The COVID-19 pandemic has left lasting impacts on the entire country. These impacts are more than just health issues, high mortality rates, and high unemployment numbers. Businesses forced to close by executive orders from their state governor have lost out on income. These businesses, many in the restaurant industry, are taking matters into their own hands by filing business interruption lawsuits against their insurance companies.
In what originally was a popular idea among members of the Washington, D.C. Council, a provision to compel insurance agencies to pay claims for business interruption has been taken off the table as of May 5th. The provision in the proposed legislation would prevent insurance agencies from denying claims caused by loss of use and occupancy. The proposal was for companies with 50 employees or less and less than $2.5 million in annual sales. The insurance agencies would have only been required to pay out 50 percent of losses.
The D.C. Council has since backed off from this idea. The American Property Casualty Insurance Association (APCIA) estimates that based on the requirements proposed in the legislation monthly targets could range between $90 million and $447 million. If the insurance agencies had to pay 50 percent of losses, it would range between $45 million and $223 million per month.
Charles Allen, Ward 6 Councilmember, was a strong advocate for passing this legislation. He expressed his disappointment with the decision to remove it from the table:
“I don’t think insurance companies are in a place where they’re laying off all their employees overnight or questioning whether they can open their doors. We want to fight for our small local businesses. Of course, insurance companies will say rates will rise if they have to make payouts. They will fight tooth and nail against this. They’re trying to convince us not to take any action.”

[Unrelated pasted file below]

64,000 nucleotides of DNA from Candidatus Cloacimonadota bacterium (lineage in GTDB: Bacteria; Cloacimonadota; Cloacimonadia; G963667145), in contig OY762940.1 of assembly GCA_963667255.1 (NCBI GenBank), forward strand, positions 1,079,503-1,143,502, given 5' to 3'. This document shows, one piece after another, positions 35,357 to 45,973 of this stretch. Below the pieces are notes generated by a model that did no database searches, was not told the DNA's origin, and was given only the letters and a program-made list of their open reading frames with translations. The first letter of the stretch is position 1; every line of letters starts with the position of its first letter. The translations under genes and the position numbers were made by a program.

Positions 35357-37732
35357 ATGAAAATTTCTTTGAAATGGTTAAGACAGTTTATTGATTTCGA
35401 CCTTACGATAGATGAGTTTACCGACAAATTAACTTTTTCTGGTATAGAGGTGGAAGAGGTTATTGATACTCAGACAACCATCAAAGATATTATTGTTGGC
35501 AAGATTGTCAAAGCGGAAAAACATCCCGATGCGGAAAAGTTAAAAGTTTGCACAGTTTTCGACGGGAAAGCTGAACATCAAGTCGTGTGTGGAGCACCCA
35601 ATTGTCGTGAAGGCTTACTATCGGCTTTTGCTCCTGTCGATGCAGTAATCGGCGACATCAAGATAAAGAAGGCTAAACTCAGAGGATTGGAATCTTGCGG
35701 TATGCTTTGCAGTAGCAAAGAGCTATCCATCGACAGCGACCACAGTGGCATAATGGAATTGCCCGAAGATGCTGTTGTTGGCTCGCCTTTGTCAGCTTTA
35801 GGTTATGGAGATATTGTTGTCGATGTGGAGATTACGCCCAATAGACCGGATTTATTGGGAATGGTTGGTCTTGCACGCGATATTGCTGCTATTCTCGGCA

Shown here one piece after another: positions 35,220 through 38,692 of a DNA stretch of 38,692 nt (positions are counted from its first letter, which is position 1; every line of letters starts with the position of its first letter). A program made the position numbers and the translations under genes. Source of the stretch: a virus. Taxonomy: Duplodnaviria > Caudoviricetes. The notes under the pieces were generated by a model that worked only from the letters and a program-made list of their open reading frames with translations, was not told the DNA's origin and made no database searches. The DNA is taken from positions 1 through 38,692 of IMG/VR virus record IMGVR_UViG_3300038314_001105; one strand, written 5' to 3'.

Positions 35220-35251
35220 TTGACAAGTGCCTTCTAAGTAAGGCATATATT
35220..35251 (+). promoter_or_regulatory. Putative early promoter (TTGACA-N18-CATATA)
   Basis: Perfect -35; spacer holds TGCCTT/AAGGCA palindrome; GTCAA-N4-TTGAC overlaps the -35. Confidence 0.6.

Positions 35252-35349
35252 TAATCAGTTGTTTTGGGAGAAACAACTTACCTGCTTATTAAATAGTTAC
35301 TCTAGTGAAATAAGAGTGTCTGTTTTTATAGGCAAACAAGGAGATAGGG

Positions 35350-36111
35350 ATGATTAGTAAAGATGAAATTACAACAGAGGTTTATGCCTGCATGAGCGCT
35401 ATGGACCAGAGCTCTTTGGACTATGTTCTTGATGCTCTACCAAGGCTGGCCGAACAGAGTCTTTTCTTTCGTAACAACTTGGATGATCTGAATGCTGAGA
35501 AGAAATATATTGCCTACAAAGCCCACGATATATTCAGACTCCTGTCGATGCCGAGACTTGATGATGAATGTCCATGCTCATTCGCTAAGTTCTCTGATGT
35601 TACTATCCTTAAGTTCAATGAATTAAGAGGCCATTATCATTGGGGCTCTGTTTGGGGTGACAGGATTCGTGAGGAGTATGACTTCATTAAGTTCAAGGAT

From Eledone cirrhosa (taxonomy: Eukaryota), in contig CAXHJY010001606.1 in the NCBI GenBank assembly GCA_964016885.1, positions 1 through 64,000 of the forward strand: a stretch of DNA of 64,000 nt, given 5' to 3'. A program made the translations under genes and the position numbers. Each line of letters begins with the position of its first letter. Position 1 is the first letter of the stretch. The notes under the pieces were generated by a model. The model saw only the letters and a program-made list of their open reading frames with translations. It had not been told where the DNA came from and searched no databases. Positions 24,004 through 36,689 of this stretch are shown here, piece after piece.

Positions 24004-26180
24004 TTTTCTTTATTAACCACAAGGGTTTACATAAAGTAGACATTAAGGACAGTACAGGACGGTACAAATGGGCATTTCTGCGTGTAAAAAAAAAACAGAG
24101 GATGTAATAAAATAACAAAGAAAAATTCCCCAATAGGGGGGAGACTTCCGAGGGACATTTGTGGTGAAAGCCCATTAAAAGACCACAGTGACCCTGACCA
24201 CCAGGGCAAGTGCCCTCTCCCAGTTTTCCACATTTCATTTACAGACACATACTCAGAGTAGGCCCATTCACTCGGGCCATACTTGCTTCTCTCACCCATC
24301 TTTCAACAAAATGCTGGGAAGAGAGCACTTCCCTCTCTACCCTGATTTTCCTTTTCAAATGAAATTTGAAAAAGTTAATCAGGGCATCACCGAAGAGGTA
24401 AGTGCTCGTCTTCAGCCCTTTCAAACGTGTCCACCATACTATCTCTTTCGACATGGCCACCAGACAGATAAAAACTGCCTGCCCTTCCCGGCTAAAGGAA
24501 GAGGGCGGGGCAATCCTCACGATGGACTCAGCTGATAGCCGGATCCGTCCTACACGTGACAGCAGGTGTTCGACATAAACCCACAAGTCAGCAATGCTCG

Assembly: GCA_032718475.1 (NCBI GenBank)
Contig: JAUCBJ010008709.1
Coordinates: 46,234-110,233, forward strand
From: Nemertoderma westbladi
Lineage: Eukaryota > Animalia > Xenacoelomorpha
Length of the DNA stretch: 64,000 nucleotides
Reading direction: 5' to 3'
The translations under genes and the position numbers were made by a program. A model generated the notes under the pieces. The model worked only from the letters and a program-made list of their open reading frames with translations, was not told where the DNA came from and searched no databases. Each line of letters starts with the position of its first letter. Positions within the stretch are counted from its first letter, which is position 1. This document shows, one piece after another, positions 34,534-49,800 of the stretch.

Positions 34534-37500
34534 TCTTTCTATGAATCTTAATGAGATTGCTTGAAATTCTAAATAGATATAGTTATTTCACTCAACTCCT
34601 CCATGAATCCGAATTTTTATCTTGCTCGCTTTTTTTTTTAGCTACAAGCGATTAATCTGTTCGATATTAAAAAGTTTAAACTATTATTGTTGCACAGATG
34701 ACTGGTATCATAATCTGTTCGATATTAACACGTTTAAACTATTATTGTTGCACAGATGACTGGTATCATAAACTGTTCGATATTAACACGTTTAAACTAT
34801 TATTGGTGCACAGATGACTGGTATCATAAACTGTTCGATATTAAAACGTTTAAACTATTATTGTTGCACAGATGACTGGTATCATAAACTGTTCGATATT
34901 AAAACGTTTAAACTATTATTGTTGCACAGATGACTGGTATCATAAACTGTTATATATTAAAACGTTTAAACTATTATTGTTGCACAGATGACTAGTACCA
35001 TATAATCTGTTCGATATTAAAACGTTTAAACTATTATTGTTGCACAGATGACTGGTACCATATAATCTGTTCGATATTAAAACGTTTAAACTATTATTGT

One D.C. restaurant has shouldered the load in the fight against insurance companies
As insurance companies across the country deny thousands of claims of business interruption filed by restaurants, one Washington, D.C. restaurant has shouldered the load in the fight against the insurance agencies.
GCDC Grilled Cheese Bar is a popular restaurant located close to the White House. The owner of GCDC has sued his insurance company for refusing to cover the losses his business has suffered during the pandemic after paying what he claims to have been over $100,000 in premiums for coverage..
GCDC has a business interruption policy with The Hartford Insurance Company, which should provide compensation for money lost after a disaster. The lawsuit filed in the U.S. District Court in Washington, D.C. claims that GCDC was denied payment because the agency said the pandemic did not cause direct physical loss to the property. According to the lawsuit:
GCDC and other restaurants similarly situated bought full-spectrum, comprehensive insurance for their businesses — not just for damage to their physical premises and equipment. These restaurants believed that they had comprehensive coverage that would apply to business interruptions under circumstances like these, where they have done everything right to protect their businesses and the public.